A nursery school or day-care center is not primarily designed to insure of the safety of every child in attendance. However, it does owe them a high degree of care with respect to the ages of the children, the activities they can engage in, the employee's ability to foresee and avoid perils, and other circumstances.
Indeed, courts have held that preschool nurseries are primarily intended to provide supervision. Thus, the duty owed by nurseries and other child care facilities is substantially different from that owed by schools whose primary function is education.
Yes. Depending on the specific facts and circumstances, a childcare facility may be liable for injuries to children under their care. Generally, courts use three different theories to hold childcare facilities liable, including:
A breach of the childcare facility's duty to the children which causes injury may result in the facility being liable for negligence. For example, assume a young girl is hit in the face by a baseball bat at summer camp. Her and her parents may be able to recover from the summer camp for her injuries, depending on the level of care counselors were exercising.
Continuing the example, assume one counselor was supervising 10 to 15 children when he noticed one boy pick up a baseball bat. The boy was practicing swinging the bat when he struck the girl who was walking behind him, looking down at a cup of water she was carrying. Here, the court will likely hold the summer camp liable for negligence, stating that supervision was inadequate under the circumstances.
Negligence Per Se
Negligence per se means an act is inherently negligent because a law was broken in some manner. In many jurisdictions, there are statutes which regulate childcare facilities. Thus, if a child is being watched by a childcare facility, is injured, and a law was broken, they may be liable under a theory of negligence per se. For example, a day care center who is in violation of a statute requiring a certain ratio of staff members to children may be liable for any injuries that result as a consequence of violating that law.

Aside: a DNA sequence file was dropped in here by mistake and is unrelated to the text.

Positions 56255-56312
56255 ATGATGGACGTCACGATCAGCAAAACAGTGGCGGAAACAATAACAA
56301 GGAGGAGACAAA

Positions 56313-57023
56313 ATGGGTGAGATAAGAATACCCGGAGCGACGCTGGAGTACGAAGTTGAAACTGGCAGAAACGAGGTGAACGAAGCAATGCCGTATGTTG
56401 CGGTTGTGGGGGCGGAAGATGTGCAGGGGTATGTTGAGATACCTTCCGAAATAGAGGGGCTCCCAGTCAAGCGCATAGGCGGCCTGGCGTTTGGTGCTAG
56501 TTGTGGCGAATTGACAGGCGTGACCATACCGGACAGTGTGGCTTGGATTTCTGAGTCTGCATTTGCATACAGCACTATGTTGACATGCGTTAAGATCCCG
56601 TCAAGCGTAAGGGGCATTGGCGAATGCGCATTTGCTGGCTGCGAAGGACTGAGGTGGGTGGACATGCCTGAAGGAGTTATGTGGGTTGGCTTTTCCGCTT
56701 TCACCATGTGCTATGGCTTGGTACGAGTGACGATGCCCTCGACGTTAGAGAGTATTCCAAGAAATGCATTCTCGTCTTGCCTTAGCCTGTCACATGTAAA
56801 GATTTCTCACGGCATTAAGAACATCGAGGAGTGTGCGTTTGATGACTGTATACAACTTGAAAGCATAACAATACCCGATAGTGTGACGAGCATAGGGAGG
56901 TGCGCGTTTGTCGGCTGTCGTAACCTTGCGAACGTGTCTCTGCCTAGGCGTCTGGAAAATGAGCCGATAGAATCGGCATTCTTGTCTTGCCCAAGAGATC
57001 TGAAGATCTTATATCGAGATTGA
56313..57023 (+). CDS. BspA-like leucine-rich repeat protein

Res Ipsa Loquitur
Res Ipsa Loquitur is Latin for "the thing speaks for itself." It is used to describe a legal theory that harm would ordinarily not occur without someone's negligence. Courts have applied res ipsa loquitur in childcare injuries, reasoning that the child would not be injured unless the facility was negligent.
For example, assume a young boy is a nursery school when he suffers a concussion and nerve damage. The child's mother dropped the child off at the school, and when she returned to pick him up, she was told the child had an accident and "wet his pants." When she returned home, she found the child had crossed eyes and a sizeable bump on his head. The court will likely apply res ipsa loquitur, although the cause of the injury was a mystery. The reason res ipsa loquitur is appropriate is because there is a reasonable inference that the defendant was negligent and that the negligence caused the injury.
If your child has been injured at a childcare facility, a personal injury attorney can help. A personal injury attorney will deal with the childcare facility to assert your rights, and help to ensure that your child can recover damages for their injuries.
Last Modified: 09-10-2014 03:10 PM PDTLaw Library Disclaimer
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